A Cracked Tooth

© clawsonfamilydental.com

Sometimes you feel a sharp tooth pain upon biting and it causes you much annoyance and agony. There are many reasons for pain on biting and a cracked tooth is one of them.

 Why do teeth crack?

A crack in the tooth is a possible cause suggested by pain on biting. It is triggered by tooth-tooth contact. Fillings placed in our mouth, though meant to restore our teeth, can also weaken them, and the risk of cracking depends on the size of the restorations. A large restoration is more likely to crack as more tooth structure is missing.

 Intact teeth can also crack, though usually only in association with increased occlusal load. The presence of enlarged muscles of mastication especially the masseter muscle and wearing down of the chewing surfaces of the teeth would suggest a parafunctional habit that could predispose the tooth to cracking.

 Root-filled teeth after root canal therapy are also prone to crack but obviously could not cause pulpal pain. Symptoms would then only be produced if the periodontal ligament were involved and the pain would be well-localized.

What are the symptoms and signs of a cracked tooth?

  • Symptoms – sharp pain on biting for a short duration
  • Signs – often relatively few, therefore diagnosis is difficult. Tooth often has a large restoration. Crack may not be apparent at first but transillumination and possible removal of the restoration may aid visualization. May be associated with bruxing habit.

How is the causative tooth identified?

Tooth slooth © ppdentistry,com

  • Investigations including tests of vitality of all teeth in the quadrant involved are performed, either with an electric pulp tester or a cold stimulus – the pain must originate from a vital tooth. it is also possible that the cracked tooth might be hypersensitive. Vitality might also affect the choice of treatment.

  • Close examinations with a good light (a bright fiber optic is especially useful for transillumination). A soluble dye such as a disclosing agent may be painted onto the crown. After the excess is washed off small amounts may remain in the crack rendering it visible.

  • Attempts to stimulate the pain by pressing the handle of an instrument against each cusp, preferably from more than one direction. Pain indicates a cracked cusp and the causative cusp is identified.

  • The individual is asked to bite hard on a soft object such as a cotton wool roll – this transmits pressure to the whole chewing surface and forces the cusp slight apart. Pain on biting suggests a dental cracked tooth.

  • A wooden wedge or Tooth Slooth is placed against each cusp in turn and ask the individual to bite on each – this is a more selective test to identify cusp or cusps which are cracked. By placing the wedge on different surfaces of the cusp it may be possible to tell in which direction the crack runs. There may be pain on biting but cracked tooth pain which is worse on release of pressure is said to be characteristic.

  • Radiograph or x-rays are used to exclude possibility of tooth decay and to assess the feasibility of root filling the tooth should be it be necessary. The radiograph is unlikely to be of direct help in diagnosis and might not be necessary if other investigations successfully identify the cracked cusp.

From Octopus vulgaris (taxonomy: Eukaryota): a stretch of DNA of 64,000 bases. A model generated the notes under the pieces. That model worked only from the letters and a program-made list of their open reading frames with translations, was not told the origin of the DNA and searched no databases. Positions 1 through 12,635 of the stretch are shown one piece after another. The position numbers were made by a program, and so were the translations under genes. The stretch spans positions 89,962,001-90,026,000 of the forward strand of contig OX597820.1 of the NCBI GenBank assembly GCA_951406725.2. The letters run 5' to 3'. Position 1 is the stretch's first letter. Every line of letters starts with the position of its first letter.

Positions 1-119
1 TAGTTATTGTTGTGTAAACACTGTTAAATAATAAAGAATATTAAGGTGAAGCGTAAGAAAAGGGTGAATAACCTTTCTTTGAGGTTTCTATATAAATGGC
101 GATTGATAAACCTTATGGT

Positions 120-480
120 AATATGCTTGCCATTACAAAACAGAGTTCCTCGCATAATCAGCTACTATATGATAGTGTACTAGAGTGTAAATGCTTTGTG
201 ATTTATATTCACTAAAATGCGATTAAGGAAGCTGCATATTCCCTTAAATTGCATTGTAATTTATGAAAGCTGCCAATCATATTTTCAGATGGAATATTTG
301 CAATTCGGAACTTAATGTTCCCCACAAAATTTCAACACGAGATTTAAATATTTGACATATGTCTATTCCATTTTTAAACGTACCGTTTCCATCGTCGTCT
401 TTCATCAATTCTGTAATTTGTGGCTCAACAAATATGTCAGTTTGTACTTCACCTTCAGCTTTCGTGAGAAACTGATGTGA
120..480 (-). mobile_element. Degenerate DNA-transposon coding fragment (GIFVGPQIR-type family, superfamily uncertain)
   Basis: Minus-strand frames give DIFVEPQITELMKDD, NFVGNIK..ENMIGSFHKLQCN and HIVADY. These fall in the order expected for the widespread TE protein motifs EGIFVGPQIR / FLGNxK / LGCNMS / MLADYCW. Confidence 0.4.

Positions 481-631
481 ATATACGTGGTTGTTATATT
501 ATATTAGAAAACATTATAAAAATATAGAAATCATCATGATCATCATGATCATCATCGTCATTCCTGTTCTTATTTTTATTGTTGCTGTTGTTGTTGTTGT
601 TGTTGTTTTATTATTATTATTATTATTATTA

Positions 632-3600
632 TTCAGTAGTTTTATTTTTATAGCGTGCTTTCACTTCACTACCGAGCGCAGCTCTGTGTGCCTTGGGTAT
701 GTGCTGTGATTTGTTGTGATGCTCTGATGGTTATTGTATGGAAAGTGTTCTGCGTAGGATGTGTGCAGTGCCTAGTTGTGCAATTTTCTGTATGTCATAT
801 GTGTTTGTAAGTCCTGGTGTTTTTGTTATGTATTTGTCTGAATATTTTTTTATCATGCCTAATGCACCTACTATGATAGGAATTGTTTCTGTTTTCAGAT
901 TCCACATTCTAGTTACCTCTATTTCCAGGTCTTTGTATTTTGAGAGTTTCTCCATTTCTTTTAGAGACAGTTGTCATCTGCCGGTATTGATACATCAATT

What are the treatment options for cracked teeth?

© kilgoreinternational.com

  • No treatment – this is not an option, even if the you are happy to put up with the pain. Cracks may propagate into the pulp, allow bacterial contamination and devitalize the tooth.
  • Removal of the cracked portion followed by restoration – this is unsafe. Levering the cracked portion risks a catastrophic fracture with contamination of the pulp. Many cracks are incomplete and leverage may propagate them in unpredictable directions. Just occasionally the fragment will be limited to enamel and dentine of the crown, particularly where the tooth already contains a large restoration undermining the cusp but even then a deliberate fracture is not recommended.
  • Full or partial coverage with gold indirect restoration – this is the treatment of choice. Gold is malleable and allows some plastic deformation which is not possible with ceramics or composites which are more brittle. Full occlusal coverage is needed to protect the tooth from further damage and a casting can provide some splinting, reducing the potential for further cracks.
  • Full coverage bonded porcelain crown – full coverage with porcelain bonded to metal has the advantage of a better appearance but the ceramic is brittle. This disadvantage may be offset by using an adhesive to lute the crown. There is then the potential for the crack to be sealed by the infiltrating cement.
  • Adhesive restoration – in theory an adhesive restoration would cement the crack together and prevent movement of the two fragments. However, on curing adhesive materials undergo polymerization shrinkage which places further stress on the crack and may propagate it further. An adhesive resin composite restoration may be appropriate in teeth which are minimally restored.
  • Porcelain inlay/onlay – these suffer the same disadvantages of metal fused to porcelain crowns.
  • Occasionally root canal treatment may be required if the crack is minimal and near the pulp.
  • A cracked that has propagated to the root is difficult to save especially a vertical split of the tooth and the cracked tooth root may need to be removed.